[Images: Steve Pike’s “vitreous occupational chambers” and “monitor vessel support infrastructure”].
Pike explains how he built glass Interaction Vessels, Monitor Vessels, and Transformer Vessels, studying so-called algaetectural “parallels to human occupation.” He has an essay later in the book about contamination, the London Underground, and “non-sterile environments,” in which he proposes a catchment mechanism for airborne particles (the illustrations of which look like a scene from Alphaville).
I could go on and on here. I just think the ideas are great (excuse the enthusiasm, if this isn’t your thing).
For instance, there’s a project by Mark Mueckenheim called “London Urban Farming.” Mueckhenheim points out that the decline of farmland throughout the EU will necessitate “bring[ing] farming into the urban fabric.” He thus proposes a food processing plant “with a fish hatchery attached to its façade.”
[Image: One of Mark Mueckenheim’s urban farms; again, note the insectile nature of student work produced for this unit].
The rest of the book confronts us with acoustic wind membranes; the city of Chicago as a kind of machine made out of retractable bridges; health clinics and sports research institutes; a hydroponic farm, by Stephen Clements, apparently modeled after the human nervous system; and even a Finnish fish farm, by Natalia Traverso Caruana, where “research labs and fish nets creat[e] a new luminous landscape” in the sea.
[Image: Natalia Traverso Caruana’s cultural HQ for Texaco].
Caruana’s next project is a “cultural branch” for the headquarters of Texaco – it’s magnificently colored and practically leaps off the page.
There are strange photographic labs, and elevators that appear to analyze their passengers’ DNA. There’s even a plastic surgery lounge, or “Body Transformation” complex, proposed for Heathrow Airport, by Jia Lu (something tells me this will actually be constructed). Andy Shaw jumps in at the very end of the book with some robotic machine-space studies for “technical appliances based on the work of Eduardo Paolozzi.”
Etc. etc. etc.
In other words, I like the book. Unfortunately, it doesn’t appear to exist anywhere online, so you’ll just have to take my word for it – or you can visit the Bartlett’s various Unit 20 homepages.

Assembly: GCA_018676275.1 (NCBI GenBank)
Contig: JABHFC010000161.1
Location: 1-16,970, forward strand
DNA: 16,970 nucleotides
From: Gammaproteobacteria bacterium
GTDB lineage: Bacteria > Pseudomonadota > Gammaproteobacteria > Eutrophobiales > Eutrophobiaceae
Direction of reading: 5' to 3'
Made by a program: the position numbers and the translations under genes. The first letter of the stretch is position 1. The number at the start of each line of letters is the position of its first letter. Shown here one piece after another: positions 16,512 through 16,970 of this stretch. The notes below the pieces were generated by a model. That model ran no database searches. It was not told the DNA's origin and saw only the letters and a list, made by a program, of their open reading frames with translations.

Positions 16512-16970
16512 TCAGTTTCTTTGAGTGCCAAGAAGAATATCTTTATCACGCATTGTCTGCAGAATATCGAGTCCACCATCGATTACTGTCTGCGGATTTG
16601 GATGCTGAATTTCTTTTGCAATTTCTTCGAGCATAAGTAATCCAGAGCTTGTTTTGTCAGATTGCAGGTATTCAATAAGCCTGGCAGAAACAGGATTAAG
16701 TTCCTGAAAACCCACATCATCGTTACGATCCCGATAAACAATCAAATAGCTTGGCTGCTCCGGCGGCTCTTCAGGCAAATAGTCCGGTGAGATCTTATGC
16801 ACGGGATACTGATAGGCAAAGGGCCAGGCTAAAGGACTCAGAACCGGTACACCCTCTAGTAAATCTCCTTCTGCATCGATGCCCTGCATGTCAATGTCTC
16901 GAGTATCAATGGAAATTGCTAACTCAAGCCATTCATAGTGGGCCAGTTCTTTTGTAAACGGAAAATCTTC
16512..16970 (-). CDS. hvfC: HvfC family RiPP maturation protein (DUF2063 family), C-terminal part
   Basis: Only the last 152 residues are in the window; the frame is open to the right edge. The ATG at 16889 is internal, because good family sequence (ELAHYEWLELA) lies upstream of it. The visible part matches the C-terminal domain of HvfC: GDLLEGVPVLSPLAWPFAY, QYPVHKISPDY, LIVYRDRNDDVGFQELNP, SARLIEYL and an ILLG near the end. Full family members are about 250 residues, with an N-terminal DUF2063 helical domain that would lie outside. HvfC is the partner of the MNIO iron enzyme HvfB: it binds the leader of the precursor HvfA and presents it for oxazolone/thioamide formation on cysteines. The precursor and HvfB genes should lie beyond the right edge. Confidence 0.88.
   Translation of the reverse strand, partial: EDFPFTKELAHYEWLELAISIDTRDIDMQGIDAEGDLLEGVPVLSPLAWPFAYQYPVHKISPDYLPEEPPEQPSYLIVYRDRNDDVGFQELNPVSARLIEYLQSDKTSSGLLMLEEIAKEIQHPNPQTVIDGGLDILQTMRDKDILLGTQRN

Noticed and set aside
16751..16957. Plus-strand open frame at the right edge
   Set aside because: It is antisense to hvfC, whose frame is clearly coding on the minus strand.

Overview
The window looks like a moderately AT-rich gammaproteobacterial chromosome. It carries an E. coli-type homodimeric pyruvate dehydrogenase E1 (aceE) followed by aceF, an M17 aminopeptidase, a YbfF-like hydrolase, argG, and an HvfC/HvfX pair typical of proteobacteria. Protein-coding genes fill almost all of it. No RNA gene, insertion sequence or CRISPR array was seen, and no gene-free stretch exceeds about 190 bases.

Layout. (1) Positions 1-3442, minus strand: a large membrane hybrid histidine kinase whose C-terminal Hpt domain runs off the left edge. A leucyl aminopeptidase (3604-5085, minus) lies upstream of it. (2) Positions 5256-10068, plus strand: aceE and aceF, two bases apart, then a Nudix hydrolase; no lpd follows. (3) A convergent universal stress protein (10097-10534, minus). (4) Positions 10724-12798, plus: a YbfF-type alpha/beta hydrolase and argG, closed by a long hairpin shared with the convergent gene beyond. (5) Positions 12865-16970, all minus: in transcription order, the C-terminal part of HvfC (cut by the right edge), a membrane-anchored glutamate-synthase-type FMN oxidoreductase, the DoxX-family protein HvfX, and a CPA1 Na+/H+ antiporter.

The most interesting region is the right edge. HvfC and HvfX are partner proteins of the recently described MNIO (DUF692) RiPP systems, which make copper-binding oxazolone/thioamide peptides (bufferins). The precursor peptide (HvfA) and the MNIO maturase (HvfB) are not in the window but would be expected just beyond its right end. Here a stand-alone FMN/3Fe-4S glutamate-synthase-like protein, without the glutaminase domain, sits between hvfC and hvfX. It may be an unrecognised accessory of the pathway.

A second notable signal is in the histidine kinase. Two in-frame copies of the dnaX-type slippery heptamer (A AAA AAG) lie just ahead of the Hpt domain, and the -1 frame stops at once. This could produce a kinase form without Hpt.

Finally, my larger point in citing and describing so many of these projects is to demonstrate, in perhaps exhaustive detail, that some of today’s most imaginative artistic, technological, and even literary work is being produced in architectural studios. Whether you like their projects or not, in other words, architecture students are out-thinking, out-structuring, and out-performing novelists, hands down.
It is now architecture that lets us rethink the world anew.
2 thoughts on “Architectural Sci-Fi”
but where/what is the ideal (or most appropriate–or just feasible, really) forum/medium in which to ‘voice’ these ideas, which straddle the line between architecture and fiction? it’s not to be found in your typical architectural competition, but at the same time it’s not ‘art’. is there really any other way to do it than to publish a book that will only be available in posh socal arch. bookstores?
HM ok attempt no 2 to get this up.
I don’t think architects are out doing science fiction, I just feel the expecctations for science fiction have changed. All great science fiction is drawing a line from the present to an imagined point in the future. (With a few curves thrown in to be sure.) As far a buildings and designs I doubt at this point people expect or even want thier buildings to look like that any more.
As an aside calling them designs is appropriate because half those picture are just that, no real fucntion is apperent just pure design.
As far as fernandos question of an ideal way to present these ideas, I think the blame falls on the students themselves for being too narrow in application.
what ever happened to the good old fashioned artist/designer and futurist. I can’t even imagine what my childhood would be like without Syd Mead